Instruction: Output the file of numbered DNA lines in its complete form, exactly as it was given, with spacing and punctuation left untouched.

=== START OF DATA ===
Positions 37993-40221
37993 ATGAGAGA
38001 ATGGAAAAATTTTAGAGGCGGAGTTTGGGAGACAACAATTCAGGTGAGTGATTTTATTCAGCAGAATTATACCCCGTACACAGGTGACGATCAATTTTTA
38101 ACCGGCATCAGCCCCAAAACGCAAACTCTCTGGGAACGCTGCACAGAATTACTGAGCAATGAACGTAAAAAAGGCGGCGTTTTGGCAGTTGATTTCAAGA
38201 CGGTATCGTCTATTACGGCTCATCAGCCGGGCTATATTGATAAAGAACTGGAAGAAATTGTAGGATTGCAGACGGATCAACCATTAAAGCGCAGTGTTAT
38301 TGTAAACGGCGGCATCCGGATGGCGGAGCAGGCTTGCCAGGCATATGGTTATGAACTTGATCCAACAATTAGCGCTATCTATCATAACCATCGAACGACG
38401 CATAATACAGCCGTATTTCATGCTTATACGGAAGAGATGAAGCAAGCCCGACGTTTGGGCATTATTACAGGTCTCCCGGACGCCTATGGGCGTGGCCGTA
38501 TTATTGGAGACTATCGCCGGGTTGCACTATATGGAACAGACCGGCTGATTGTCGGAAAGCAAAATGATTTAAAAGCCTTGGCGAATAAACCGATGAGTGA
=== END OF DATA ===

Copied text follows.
Positions 37993-40221
37993 ATGAGAGA
38001 ATGGAAAAATTTTAGAGGCGGAGTTTGGGAGACAACAATTCAGGTGAGTGATTTTATTCAGCAGAATTATACCCCGTACACAGGTGACGATCAATTTTTA
38101 ACCGGCATCAGCCCCAAAACGCAAACTCTCTGGGAACGCTGCACAGAATTACTGAGCAATGAACGTAAAAAAGGCGGCGTTTTGGCAGTTGATTTCAAGA
38201 CGGTATCGTCTATTACGGCTCATCAGCCGGGCTATATTGATAAAGAACTGGAAGAAATTGTAGGATTGCAGACGGATCAACCATTAAAGCGCAGTGTTAT
38301 TGTAAACGGCGGCATCCGGATGGCGGAGCAGGCTTGCCAGGCATATGGTTATGAACTTGATCCAACAATTAGCGCTATCTATCATAACCATCGAACGACG
38401 CATAATACAGCCGTATTTCATGCTTATACGGAAGAGATGAAGCAAGCCCGACGTTTGGGCATTATTACAGGTCTCCCGGACGCCTATGGGCGTGGCCGTA
38501 TTATTGGAGACTATCGCCGGGTTGCACTATATGGAACAGACCGGCTGATTGTCGGAAAGCAAAATGATTTAAAAGCCTTGGCGAATAAACCGATGAGTGA